Paul's Internet Landfill/ 2019/ Self-Contained Static Sites

Self-Contained Static Sites

I am working on a secret project to publish RSS feeds for Watcamp and other sites. I decided I needed a simple set of web pages with links and instructions, but I did not want to maintain a complicated page. I wanted to make some Markdown files, hit publish, and get on with my life. What a maroon.


Things did not turn out quite like that. Along the way I discovered I wanted more out of my website:

Do these seem like reasonable requirements? I thought they were, but now I am not sure.

Static Site Dependencies

My inclination was to make a static site. The theming was the hard part -- if I wanted a 1995-style website I could have just written Markdown and processed it with Pandoc. I thought using a static site generator was the way to go. I restricted my search to those that supported Markdown and were written in Python, but there still were too many options available. I read about some of the market leaders and decided that Pelican would probably be "good enough". So far I am regretting that decision a little -- Pelican really wants to see the world in terms of blogs -- but I am probably sticking with it for now.

Then I had to find a theme. There is a Pelican Themes project with an associated Github repo. I started (non-exhaustively) looking through options, and discovered some categories:

I decided to go with a non-ugly theme that would would work with mobile and text-based browsers. Then I had to make a decision between those with external dependencies and those with not.

Here is the epiphany of this exploration: everything sucks. If you download local copies of the libraries you need, then your site is more portable, but you are hosed when there are security fixes. If you point to external web resources, then you are dependent on those external resources not breaking.

I realized that although static sites are static, they are not self-contained, and they still have to be maintained. If there is a security problem in one of your libraries, you should update that library (either by pointing it to a different version or downloading that different version). Static sites are fragile in a way that I was not expecting.


When you visit websites on the Wayback Machine, you see a lot of broken websites. Some websites have rendering problems. Very few of them are secured with HTTPS. Some are not indexed at all. But the worst problem is that the websites point to resources (such as images) that were originally posted on some other server, and are no longer available. That is really irritating.

In my experience modern browsers are pretty good at rendering ancient HTML. They are terrible at rendering ancient Java and probably increasingly worse at rendering Flash.

I doubt this Secret Project is going to amount to much or that anybody will want to visit it in 20 years, but aesthetically I decided the lesser evil would be to bundle libraries within the theme rather than depending on external CDNs. I acknowledge that this is still an evil.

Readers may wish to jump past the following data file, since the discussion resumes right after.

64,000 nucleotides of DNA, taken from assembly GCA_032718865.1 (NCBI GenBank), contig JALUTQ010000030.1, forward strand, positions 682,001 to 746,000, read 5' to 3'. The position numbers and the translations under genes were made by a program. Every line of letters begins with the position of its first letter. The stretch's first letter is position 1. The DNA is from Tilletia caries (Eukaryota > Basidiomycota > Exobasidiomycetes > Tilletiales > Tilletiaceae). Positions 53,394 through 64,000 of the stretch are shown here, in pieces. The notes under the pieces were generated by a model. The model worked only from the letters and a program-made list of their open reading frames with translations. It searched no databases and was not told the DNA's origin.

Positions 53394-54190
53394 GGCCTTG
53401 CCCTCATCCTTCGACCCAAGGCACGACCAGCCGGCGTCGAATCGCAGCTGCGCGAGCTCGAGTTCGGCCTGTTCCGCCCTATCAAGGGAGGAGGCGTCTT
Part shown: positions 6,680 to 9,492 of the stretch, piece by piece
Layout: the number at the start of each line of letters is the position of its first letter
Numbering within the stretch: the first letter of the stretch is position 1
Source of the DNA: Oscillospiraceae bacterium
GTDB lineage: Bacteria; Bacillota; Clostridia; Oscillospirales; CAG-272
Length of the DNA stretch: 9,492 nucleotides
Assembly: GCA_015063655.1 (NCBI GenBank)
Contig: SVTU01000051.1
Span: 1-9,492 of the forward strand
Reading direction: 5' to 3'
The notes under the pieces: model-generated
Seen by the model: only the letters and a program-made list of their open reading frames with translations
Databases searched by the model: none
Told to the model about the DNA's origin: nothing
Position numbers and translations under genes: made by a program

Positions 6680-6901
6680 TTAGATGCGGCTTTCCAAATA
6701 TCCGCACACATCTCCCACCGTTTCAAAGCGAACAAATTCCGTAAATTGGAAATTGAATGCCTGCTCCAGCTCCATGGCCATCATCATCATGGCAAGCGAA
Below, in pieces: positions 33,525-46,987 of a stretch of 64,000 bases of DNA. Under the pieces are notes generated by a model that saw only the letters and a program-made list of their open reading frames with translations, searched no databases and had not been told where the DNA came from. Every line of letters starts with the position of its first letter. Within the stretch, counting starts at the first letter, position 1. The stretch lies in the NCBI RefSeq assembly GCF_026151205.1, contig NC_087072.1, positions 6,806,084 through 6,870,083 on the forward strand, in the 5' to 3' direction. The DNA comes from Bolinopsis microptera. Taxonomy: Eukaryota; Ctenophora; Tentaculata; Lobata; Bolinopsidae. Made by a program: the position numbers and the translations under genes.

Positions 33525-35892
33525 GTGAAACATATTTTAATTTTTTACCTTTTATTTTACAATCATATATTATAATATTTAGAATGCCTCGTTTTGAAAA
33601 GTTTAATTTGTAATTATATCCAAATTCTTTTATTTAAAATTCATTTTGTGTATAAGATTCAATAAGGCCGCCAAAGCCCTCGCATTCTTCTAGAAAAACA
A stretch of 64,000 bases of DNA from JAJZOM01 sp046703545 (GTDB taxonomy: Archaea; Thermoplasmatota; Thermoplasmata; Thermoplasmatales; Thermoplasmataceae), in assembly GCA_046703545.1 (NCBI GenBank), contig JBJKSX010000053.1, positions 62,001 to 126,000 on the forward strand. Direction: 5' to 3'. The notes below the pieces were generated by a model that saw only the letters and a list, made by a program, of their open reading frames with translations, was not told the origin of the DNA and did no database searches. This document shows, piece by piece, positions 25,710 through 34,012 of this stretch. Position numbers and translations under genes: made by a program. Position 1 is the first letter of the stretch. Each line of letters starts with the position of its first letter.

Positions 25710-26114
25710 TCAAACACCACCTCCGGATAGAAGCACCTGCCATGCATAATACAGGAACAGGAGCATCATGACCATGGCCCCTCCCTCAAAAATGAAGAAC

Google is Fickle

Here's my real concern: the Web depends upon Google for its web design, and I am not convinced that Google can be trusted. The world has decided to use Google as its source for web fonts, but the FAQ insists that Google does not use the fonts repo for heavy surveillance. If I believe that, then I am not sure I believe they have an interest in keeping the service running in the long term. So now I should expect that the fonts used in my beautiful themes will disappear?

Over the years, I have learned that Google has few compunctions about killing its products. Notoriously it killed Google Reader, but it also killed Google Code, Google Video, and the web shortener. Some of that content is still accessible, but the URLs have changed for Google Code and Google Video. Why should I believe that Google Fonts will be around in 10 years? Why should I believe that the URL mechanism will remain the same.

The same question goes to the CDNs that are hosting third party libraries. It looks as if unpkg is maybe supported by CloudFlare? What happens if CloudFlare goes away? Do we expect it to stick around forever? Do we expect the Wayback Machine to archive all of CloudFlare?


I decided to take a good-looking theme with as few dependencies as possible, and internalize what I could. I ended up using the Gum theme, which has locally-archived copies of jQuery and something called Modernizr, depends on some locally-archived framework called Gumby (which has been abandoned by its developers, natch).

The theme depended upon a font hosted at Google, so I discovered Google Webfonts Helper and used it to download a font bundle, which I put on the site.

I tried turning off Javascript for the Gum theme, but then the hamburger menu didn't work, so I gave up.

At the end of the day I had a static site with a responsive theme (that will look horribly dated two years from now) that was entirely self-contained.

The next step would be getting rid of Javascript, but I do not think I have the motivation to pursue that. There is a CSS-only framework called Bulma that looks interesting, but that is future work.


Appendix A: Pelican themes

My shortlist of Pelican themes that have promise are as follows:

This is not a comprehensive list, but if you are trying to navigate for some options, you might start here.

Appendix B: Why not ikiwiki?

So this blog is created using ikiwiki, which is itself a static site generator. I plan to keep using it for my blog, but it is kind of a dead end for new projects. For one thing it is written in Perl; for another it is largely unmaintained; for a third I would have to learn enough theming to make a responsive theme for it.